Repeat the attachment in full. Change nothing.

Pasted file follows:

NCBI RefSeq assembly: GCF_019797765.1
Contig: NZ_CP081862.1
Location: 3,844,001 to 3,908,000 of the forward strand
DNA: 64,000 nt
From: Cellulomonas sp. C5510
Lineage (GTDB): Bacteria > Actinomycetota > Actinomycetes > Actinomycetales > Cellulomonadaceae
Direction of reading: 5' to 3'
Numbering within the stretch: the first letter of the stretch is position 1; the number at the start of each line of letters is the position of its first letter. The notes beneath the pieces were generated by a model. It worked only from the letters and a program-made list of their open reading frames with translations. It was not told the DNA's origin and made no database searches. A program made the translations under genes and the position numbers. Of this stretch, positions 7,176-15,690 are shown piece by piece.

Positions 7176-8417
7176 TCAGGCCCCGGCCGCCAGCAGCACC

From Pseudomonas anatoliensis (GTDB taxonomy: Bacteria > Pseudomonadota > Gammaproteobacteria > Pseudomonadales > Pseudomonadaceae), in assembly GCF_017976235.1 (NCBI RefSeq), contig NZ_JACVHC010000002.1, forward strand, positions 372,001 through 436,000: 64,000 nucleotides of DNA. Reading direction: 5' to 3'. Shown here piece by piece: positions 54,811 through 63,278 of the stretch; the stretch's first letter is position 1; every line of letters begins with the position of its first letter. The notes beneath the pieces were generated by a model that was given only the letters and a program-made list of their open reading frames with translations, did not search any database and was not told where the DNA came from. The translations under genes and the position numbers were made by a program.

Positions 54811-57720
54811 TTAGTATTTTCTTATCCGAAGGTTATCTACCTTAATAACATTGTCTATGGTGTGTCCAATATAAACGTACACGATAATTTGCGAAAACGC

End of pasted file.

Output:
NCBI RefSeq assembly: GCF_019797765.1
Contig: NZ_CP081862.1
Location: 3,844,001 to 3,908,000 of the forward strand
DNA: 64,000 nt
From: Cellulomonas sp. C5510
Lineage (GTDB): Bacteria > Actinomycetota > Actinomycetes > Actinomycetales > Cellulomonadaceae
Direction of reading: 5' to 3'
Numbering within the stretch: the first letter of the stretch is position 1; the number at the start of each line of letters is the position of its first letter. The notes beneath the pieces were generated by a model. It worked only from the letters and a program-made list of their open reading frames with translations. It was not told the DNA's origin and made no database searches. A program made the translations under genes and the position numbers. Of this stretch, positions 7,176-15,690 are shown piece by piece.

Positions 7176-8417
7176 TCAGGCCCCGGCCGCCAGCAGCACC

From Pseudomonas anatoliensis (GTDB taxonomy: Bacteria > Pseudomonadota > Gammaproteobacteria > Pseudomonadales > Pseudomonadaceae), in assembly GCF_017976235.1 (NCBI RefSeq), contig NZ_JACVHC010000002.1, forward strand, positions 372,001 through 436,000: 64,000 nucleotides of DNA. Reading direction: 5' to 3'. Shown here piece by piece: positions 54,811 through 63,278 of the stretch; the stretch's first letter is position 1; every line of letters begins with the position of its first letter. The notes beneath the pieces were generated by a model that was given only the letters and a program-made list of their open reading frames with translations, did not search any database and was not told where the DNA came from. The translations under genes and the position numbers were made by a program.

Positions 54811-57720
54811 TTAGTATTTTCTTATCCGAAGGTTATCTACCTTAATAACATTGTCTATGGTGTGTCCAATATAAACGTACACGATAATTTGCGAAAACGC